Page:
Developing a stronger mindset.

  • Get nervous and struggle to sleep when I have not worked or practiced hard. The best way I cured this was to finish all my practice sessions knowing I got something out of it and got better.
  • Intimidating effects:  you can’t control what they’re doing. You can only influence them by playing good golf.
  • Failure is my biggest drive, not playing well, but still scoring. That’s the ultimate goal. Playing badly and scoring badly, that is the worst outcome. Putting all that effort in and not getting anything.

Surround yourself with great players

  • If you’re a short hitter, play with people who are longer than you. You can learn to play your own game and how to beat exceptionally long hitters.
  • When playing a new course, it’s important to visualize how you want to play the hole in your mind. Relax and enjoy just playing around the course. leave the practice once you get it right.Are you practicing hard or are you practicing smart? Get specific on what you want to achieve. What is the outcome of this practice session? Is it to hit 5 in a row on the range? The more specific you are the better. If you are working on technique, just work on technique. If you are working on outcomes, get clear on those outcomes.Take regular ice baths for recovery


Don’t give yourself time limits

  • Leave the practice once you get it right.
  • Are you practicing hard or are you practicing smart? Get specific about what you want to achieve. What is the outcome of this practice session? Is it to hit 5 in a row on the range? The more specific you are, the better. If you’re working on technique, just work on that.  If you are working on outcomes, get clear on those outcomes.

Recovery and boost performance

  • Take regular ice baths.

Goal Setting

Goals can create unnecessary pressure

  • First goal:  just to play really good golf. Second goal: Stay healthy, fit and fit with no injuries. “If I can do that, my goal will take care of itself, and that’s Top 15 in order of merit.”
  • Some players have benchmarks to hit, but if they didn’t have that added pressure on them, they’d smash through their goals.
  • Matt believes in creating a systems/process approach to achieving his results. “If you do the right things, the outcome will take care of itself.”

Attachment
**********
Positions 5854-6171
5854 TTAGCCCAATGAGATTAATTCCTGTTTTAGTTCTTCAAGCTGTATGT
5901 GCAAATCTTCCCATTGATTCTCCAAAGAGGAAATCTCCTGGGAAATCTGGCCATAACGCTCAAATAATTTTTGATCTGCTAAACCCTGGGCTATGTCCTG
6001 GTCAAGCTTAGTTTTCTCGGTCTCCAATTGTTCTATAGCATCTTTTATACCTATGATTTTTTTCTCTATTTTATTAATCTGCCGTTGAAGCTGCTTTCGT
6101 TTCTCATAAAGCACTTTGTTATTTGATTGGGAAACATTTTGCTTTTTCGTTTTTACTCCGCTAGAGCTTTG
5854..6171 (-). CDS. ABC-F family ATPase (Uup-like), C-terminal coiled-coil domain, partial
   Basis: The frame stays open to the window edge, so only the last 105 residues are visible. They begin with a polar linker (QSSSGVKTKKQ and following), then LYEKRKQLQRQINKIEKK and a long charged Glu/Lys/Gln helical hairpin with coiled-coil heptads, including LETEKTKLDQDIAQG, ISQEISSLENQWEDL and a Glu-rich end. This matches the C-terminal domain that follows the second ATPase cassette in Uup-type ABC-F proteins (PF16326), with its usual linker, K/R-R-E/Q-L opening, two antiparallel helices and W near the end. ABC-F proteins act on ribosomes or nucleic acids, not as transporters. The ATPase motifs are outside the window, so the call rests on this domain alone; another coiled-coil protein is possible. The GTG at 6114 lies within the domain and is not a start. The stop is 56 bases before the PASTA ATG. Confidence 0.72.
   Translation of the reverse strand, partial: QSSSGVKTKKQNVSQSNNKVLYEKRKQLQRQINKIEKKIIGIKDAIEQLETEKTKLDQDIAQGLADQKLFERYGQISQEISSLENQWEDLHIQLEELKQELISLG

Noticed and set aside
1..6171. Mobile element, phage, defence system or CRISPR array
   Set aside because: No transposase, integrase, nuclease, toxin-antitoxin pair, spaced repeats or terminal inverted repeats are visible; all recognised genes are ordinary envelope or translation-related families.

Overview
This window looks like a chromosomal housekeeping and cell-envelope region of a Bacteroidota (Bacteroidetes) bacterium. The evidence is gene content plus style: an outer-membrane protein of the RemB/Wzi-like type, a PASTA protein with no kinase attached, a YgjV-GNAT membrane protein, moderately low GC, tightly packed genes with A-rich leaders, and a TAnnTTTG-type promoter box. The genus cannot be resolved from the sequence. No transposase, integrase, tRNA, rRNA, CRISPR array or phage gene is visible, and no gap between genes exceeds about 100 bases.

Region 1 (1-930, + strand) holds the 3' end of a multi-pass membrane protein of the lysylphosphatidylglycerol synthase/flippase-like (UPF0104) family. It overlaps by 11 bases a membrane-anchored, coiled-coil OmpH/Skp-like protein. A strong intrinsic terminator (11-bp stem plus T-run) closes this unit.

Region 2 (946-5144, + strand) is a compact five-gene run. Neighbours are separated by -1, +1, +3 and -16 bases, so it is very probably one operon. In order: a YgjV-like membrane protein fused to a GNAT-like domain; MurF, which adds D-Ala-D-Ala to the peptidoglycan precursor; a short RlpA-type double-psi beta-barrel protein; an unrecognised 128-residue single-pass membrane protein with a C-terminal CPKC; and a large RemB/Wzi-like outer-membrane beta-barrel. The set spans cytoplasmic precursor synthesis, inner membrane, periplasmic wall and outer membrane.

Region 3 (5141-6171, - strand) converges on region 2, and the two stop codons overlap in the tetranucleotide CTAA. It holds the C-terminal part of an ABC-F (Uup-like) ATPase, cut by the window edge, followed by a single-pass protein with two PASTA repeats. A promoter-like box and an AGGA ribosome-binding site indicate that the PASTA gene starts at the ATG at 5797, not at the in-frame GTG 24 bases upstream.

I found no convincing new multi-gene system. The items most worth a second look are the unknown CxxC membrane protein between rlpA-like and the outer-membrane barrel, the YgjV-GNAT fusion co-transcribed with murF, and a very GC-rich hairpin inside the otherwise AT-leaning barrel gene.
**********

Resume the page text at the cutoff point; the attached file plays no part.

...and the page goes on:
Life on Tour

Matt Wallace, Ben Eccles, Chubby Chandler and Olivia Wayne
  • 2016: 3 European Tour events, 6 challenges, 9 Alps Tour events: 18 tournaments. Total cost: 38k GBP.
  • The cost of each event works out to be roughly 2k GBP.
  • There are some hidden costs too.  For instance; If you want to perform well, you have to eat and sleep well. 
  • The Top 50 in the world – management companies have everything set up for them, so the players just turn up and play. Thus, when starting out, you have a lot more to think about than just golf.
  • Chubby Chandler, ISM, managed to get Matt invites to some events, which would never have been possible otherwise. This also included connecting Matt with 6–7 sponsors to just play golf.
  • Management company fees: 5% of earnings, 20% of all sponsors they find for me. A full tournament could cost Matt 15% of his potential earnings.
  • It was the 3rd win on the Alps Tour when ISM got in contact through social media.
  • Caddy costs: 650 GBP per tournament. Performance fees: 5% of any earnings, 7.5 % on any top 10s and 10% of any wins.
  • Downtime: “I love going out for dinner in the evenings once practice and preparation are completed.”
  • A goal outside golf: Wallace Wine

Behind the scenes

  • Win bonuses: How the likes of the top players claim win bonuses and performance-related wins through their major sponsors.
  • Getting your tour card on the European Tour isn’t quite as straightforward as it seems. Playing the majority of the tournaments throughout the year comes down to what category you’re in.
  • 150 players roughly in each tournament and a 65-man cut
  • What is ‘tipping’? A method of filling up buckets of water and leaning them against your opposition’s door! (Not advised!)

Matt Wallace Action Challenge 

1. Create a fairway by finding two markers on the range. 

2. Get specific and decided what shot shape you are going to hit.

3. Implement your routine as if you were playing in a tournament. Hold your finish position and keep your balance. Watch the flight and where it lands.

4. Keep your score. How many did you make out of 5?

5. Write it down and record it.

How did you get on? Leave a comment below. 

Gear Mentioned

Matt’s relationship with 2 Thumb enables him access to Green Book

People Mentioned